When it comes to our attitude towards learning there are two types of people. You probably know both types. One of them gives up easily and is uninterested in learning new things. She says things like: “I’m no good at this, so I can’t learn it” or “I’m really good at this, so I don’t have to challenge myself”. Meanwhile the other type loves to learn. She engages in new subjects all the time and is infinitely curious about how things work.
That we are able to have such different attitudes towards learning puzzled researcher Carol Dweck way back in the 1970’s where she first became aware of the difference among children. She describes the two attitudes as a fixed mindset and a growth mindset, respectively.
According to Dweck, the mindset or thought pattern you have is very significant because your mindset predicts your level of achievement. It deals with how you perceive “learning”. Whether you believe talent is something we are born with, something we either have or don't have. Or whether you believe talent is something you can develop through hard work, good strategies and other inputs. If you have a growth mindset you will achieve better results, according to Dweck.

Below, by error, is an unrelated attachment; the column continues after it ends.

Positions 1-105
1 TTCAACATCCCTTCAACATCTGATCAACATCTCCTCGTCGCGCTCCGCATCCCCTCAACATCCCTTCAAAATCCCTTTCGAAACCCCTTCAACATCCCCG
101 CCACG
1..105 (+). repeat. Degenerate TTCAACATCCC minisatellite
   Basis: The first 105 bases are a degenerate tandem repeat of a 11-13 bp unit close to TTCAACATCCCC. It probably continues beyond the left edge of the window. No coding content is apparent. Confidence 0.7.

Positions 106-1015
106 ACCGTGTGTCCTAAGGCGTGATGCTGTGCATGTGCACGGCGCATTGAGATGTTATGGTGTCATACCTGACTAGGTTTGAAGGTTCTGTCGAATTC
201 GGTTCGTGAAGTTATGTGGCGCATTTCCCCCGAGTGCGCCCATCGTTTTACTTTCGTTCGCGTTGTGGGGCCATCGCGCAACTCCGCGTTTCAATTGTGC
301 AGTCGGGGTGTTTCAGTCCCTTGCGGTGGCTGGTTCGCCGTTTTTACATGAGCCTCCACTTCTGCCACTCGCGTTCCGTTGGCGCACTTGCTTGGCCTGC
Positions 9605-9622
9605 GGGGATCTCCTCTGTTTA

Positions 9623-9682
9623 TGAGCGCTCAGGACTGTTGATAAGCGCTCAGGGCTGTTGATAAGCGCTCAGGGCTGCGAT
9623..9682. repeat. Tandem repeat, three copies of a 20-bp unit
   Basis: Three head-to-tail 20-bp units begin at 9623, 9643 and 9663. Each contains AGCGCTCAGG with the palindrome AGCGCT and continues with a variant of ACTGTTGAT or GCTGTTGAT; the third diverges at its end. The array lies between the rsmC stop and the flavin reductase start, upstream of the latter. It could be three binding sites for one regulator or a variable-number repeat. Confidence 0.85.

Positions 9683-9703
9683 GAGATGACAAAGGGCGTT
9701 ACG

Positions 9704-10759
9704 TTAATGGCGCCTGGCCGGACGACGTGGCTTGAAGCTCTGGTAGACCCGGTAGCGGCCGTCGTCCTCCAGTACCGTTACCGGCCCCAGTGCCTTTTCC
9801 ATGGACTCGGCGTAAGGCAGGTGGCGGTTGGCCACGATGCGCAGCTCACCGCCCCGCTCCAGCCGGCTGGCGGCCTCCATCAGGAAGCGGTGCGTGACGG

The good news is that you can change your thought pattern any time.
In her book, Mindset: The New Psychology of Success, Dweck describes how people with a fixed mindset believe that our capabilities are carved in stone. While people with growth mindsets embrace challenges, are persistent when they are challenged, see effort as the way to mastery and learn from other people’s successes.
Test your mindset
Consider the following statement:
1. Your intelligence is something fundamental about you that you cannot change much.
2. You can learn new things, but you cannot really change how intelligent you are.
3. No matter how intelligent you are you can always change that quite a lot.
4. You can always and to a large degree change how intelligent you are.
Which statement do agree with the most?
If you agree most with 1 or 2, then according to Dweck, you have a fixed mindset. If you agree more with 3 or 4 you have a growth mindset.
Try replacing intelligence with one of these areas; business skills, a physical talent, artistic talent or personality. Is your attitude the same? According to Dweck it is not unusual to have a different mindset in each area.
As mentioned, you are not lost if you've just discovered that within certain areas you have a fixed mindset. You can always change your mindset. At Carol Dweck’s webpage, mindsetonline.com, you can read more about what to do. Below we have merely sketched the four steps of changing your mindset.